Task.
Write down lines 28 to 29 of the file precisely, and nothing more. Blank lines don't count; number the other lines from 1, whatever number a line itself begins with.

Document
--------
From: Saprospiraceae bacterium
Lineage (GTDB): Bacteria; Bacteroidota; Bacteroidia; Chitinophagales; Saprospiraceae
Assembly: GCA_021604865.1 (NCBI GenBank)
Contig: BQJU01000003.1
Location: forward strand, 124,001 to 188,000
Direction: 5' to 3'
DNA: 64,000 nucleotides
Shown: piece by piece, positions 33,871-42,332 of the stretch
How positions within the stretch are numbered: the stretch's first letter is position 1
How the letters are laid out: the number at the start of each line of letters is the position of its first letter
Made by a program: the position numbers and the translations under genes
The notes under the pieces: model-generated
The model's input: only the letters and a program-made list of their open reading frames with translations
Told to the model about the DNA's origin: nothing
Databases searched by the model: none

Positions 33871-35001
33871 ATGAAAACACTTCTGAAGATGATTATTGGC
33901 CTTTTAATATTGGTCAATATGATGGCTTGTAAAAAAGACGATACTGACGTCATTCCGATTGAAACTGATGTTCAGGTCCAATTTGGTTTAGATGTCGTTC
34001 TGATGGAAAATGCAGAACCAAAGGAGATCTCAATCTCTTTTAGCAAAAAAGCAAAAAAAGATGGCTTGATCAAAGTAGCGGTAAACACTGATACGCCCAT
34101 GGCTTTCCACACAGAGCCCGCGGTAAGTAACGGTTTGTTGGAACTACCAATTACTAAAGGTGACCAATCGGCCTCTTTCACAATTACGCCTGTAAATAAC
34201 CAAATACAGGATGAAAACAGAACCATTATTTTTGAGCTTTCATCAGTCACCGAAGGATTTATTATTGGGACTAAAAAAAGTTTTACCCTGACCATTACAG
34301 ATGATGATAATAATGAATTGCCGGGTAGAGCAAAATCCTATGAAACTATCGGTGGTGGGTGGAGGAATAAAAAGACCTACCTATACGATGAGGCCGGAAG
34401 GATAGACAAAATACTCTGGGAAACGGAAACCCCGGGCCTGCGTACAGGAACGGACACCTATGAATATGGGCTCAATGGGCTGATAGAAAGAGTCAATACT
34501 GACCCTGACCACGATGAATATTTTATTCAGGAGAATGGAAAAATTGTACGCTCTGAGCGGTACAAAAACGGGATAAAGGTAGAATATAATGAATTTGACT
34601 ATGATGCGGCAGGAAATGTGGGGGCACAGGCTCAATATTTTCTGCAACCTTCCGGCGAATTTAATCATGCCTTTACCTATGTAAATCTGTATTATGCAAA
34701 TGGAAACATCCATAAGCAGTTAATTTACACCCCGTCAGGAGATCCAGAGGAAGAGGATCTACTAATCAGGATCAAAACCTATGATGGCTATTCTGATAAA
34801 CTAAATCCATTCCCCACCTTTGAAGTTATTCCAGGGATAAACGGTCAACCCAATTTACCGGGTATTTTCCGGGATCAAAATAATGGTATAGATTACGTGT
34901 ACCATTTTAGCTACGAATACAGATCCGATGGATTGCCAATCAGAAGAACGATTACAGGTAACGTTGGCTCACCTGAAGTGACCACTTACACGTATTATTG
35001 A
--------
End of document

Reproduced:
34901 ACCATTTTAGCTACGAATACAGATCCGATGGATTGCCAATCAGAAGAACGATTACAGGTAACGTTGGCTCACCTGAAGTGACCACTTACACGTATTATTG
35001 A